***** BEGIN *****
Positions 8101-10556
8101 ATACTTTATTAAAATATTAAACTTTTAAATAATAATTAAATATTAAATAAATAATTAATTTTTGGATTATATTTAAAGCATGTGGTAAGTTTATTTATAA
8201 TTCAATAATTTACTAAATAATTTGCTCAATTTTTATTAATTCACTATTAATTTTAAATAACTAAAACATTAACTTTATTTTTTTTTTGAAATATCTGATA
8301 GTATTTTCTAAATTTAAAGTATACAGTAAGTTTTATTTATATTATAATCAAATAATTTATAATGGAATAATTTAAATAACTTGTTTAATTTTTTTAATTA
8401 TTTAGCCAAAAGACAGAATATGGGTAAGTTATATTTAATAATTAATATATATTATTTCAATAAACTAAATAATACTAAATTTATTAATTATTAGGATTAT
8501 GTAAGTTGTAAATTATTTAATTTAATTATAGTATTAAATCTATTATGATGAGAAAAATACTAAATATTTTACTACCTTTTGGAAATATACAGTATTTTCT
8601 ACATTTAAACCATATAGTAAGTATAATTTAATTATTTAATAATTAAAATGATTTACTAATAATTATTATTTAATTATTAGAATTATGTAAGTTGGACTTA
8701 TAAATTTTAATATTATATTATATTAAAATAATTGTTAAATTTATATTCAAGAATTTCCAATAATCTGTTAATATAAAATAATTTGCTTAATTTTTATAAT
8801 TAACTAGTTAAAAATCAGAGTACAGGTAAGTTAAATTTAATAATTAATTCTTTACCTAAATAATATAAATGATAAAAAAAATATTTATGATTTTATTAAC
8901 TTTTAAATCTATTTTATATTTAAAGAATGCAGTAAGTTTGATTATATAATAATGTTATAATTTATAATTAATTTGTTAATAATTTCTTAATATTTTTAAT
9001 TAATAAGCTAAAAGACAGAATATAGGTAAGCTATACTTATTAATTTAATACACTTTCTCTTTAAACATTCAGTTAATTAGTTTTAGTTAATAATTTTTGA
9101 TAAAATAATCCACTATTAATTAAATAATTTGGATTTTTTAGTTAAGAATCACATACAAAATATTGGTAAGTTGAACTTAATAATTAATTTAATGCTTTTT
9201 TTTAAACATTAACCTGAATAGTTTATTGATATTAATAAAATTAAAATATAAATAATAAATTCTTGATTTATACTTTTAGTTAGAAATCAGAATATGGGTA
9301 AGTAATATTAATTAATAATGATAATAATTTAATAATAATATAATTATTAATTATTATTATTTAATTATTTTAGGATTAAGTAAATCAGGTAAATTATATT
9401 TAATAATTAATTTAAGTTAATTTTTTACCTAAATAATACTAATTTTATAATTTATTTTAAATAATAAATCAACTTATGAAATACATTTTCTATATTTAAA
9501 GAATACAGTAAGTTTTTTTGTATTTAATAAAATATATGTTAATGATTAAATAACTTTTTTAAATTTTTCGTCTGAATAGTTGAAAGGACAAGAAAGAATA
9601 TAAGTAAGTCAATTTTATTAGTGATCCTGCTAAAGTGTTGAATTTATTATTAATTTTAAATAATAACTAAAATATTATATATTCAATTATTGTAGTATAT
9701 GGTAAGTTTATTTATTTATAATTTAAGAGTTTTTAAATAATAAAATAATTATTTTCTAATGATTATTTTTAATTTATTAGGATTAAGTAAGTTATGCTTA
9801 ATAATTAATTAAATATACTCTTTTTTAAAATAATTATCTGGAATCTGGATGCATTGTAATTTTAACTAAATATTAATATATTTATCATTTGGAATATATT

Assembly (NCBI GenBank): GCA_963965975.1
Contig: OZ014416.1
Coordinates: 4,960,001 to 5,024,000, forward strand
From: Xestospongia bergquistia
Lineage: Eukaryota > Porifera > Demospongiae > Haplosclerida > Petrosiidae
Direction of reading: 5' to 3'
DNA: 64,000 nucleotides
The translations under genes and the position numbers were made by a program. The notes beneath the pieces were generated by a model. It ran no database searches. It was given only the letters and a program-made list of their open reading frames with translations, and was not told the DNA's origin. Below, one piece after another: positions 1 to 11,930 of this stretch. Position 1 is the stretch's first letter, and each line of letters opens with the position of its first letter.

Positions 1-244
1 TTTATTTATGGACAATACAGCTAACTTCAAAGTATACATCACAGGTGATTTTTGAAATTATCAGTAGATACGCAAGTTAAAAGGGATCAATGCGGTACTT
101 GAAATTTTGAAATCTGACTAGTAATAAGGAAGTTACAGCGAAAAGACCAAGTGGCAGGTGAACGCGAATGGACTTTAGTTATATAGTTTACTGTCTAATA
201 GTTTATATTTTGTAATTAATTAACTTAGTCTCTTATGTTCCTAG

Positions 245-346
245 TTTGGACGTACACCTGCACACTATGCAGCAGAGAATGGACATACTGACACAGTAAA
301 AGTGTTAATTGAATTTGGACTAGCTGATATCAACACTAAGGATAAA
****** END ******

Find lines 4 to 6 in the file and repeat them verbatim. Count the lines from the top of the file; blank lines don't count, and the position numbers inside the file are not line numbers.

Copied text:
8301 GTATTTTCTAAATTTAAAGTATACAGTAAGTTTTATTTATATTATAATCAAATAATTTATAATGGAATAATTTAAATAACTTGTTTAATTTTTTTAATTA
8401 TTTAGCCAAAAGACAGAATATGGGTAAGTTATATTTAATAATTAATATATATTATTTCAATAAACTAAATAATACTAAATTTATTAATTATTAGGATTAT
8501 GTAAGTTGTAAATTATTTAATTTAATTATAGTATTAAATCTATTATGATGAGAAAAATACTAAATATTTTACTACCTTTTGGAAATATACAGTATTTTCT